By Dean Birkheimer
“Punk isn’t a genre of music, it’s a thought process.” – Dominic Owen Mallary
My wife and I drove up to the Minneapolis/St. Paul area from Omaha, Nebraska for this show, and before I actually begin the concert review, I’d like to do a short review of the venue. The Myth Live is actually in Mapleton, Minnesota. It’s located in the part of town where there is a mall, a Best Buy and several chain restaurants. The Myth Live is a converted “Just for Feet Store” hence, tons of free parking. Everybody I had contact with that represented The Myth was professional and cordial. From the ticket takers to security. The venue itself is set up very nicely with plenty of room on the floor, raised sides and rear and an upper level that had sofas, bleachers and its own bar. The photo pit is large, and the stage isn’t set so high that you can’t get good shots of the performers. The Myth Live is a top-notch venue that can handle any show and/or event.
Now on to the show – First up The Homeless Gospel Choir. The entire Choir is made up of one fella. Derek Zanetti from Pittsburg, Pennsylvania. He comes on stage with a rose printed shirt and an acoustic guitar. He’s classified as a folk-punk musician, but to me he is more of a punk rock story teller. He has stories about humanity, mental health, being normal and positivity. He shares each songs story with the audience and just before playing it he tells us it’s “a protest song”. During one story we saw a nerf arrow fly from stage left and connect squarely with Dereks hat, knocking it to the stage floor. We found out later that the archer was none other than Frank Turner. Derek exudes an honesty that is un-mistaken. His lyrics can be powerful and I’m sure in some cases for some people life changing. Derek had several great moments, but his best moment was the song “Normal”. This song pretty much detailed for us how Derek became the man he is. Listening to “Dookie” changed a young Derek and inspired him to grab a guitar, and being told, “You’re never gunna be normal, cause you’re a punk”. A big thank you to Green Day for inspiring Derek to become what he has become. Look for his upcoming August 18th album release “Normal” and while you’re at it, check out the video for “Normal” here. See if you can tell what iconic video he is copying, see below:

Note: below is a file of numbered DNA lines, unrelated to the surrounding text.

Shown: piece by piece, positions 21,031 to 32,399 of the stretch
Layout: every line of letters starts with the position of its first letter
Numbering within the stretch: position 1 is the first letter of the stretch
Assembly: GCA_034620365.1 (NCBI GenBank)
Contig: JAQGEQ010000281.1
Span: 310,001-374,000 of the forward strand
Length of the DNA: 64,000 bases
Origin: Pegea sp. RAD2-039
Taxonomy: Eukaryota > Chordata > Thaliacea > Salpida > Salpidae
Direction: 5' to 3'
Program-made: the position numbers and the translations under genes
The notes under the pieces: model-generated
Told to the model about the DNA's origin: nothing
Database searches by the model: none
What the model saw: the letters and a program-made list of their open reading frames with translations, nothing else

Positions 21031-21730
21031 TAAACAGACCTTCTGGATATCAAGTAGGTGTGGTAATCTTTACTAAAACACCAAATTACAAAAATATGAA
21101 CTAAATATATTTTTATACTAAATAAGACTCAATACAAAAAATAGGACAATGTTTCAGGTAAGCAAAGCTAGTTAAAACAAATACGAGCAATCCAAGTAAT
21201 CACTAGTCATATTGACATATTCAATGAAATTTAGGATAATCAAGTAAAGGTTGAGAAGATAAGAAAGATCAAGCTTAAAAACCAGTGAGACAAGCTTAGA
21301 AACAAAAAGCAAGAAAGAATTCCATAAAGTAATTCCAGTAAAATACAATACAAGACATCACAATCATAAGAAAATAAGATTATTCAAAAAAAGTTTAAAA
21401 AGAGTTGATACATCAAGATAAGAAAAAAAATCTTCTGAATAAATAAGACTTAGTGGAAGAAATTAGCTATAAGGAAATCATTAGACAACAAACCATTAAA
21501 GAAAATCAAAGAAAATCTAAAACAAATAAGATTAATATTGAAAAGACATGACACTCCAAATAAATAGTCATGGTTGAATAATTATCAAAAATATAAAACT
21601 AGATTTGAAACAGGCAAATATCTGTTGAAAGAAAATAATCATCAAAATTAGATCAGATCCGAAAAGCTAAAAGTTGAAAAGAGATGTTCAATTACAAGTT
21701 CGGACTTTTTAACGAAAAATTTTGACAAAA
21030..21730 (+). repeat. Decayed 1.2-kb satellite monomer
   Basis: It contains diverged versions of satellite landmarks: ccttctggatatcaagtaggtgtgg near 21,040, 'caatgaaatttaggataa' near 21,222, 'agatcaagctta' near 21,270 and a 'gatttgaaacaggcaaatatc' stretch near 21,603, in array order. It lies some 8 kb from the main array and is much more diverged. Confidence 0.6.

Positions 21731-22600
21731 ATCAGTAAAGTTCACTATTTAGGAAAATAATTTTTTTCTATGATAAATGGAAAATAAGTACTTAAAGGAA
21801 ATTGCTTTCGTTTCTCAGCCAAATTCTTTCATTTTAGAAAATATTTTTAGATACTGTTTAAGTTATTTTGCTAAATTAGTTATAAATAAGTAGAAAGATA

The Menzingers, are also a Pennsylvania based act who consist of Greg Barnett (guitar, vocals) – Tom May (guitar, vocals) – Eric Keen (bass) – and Joe Godino (drums). They came out blazing and immediately it was evident that they have a strong following. They just run you over with their music, barely pausing if at all between songs. They are able to work a crowd into a frenzy with their shout along lyrics. Every song was sung back at them, especially the infamous “I Don’t Wanna Be an Asshole Anymore”. Now in their 30’s we were treated to several songs off their latest LP “After the Party” This LP focuses on what it’s like and going to be like now that they are no longer in their 20’s. I can tell you this for sure, 20 or 30, their sound is still relevant and there will always be an audience for it and for them.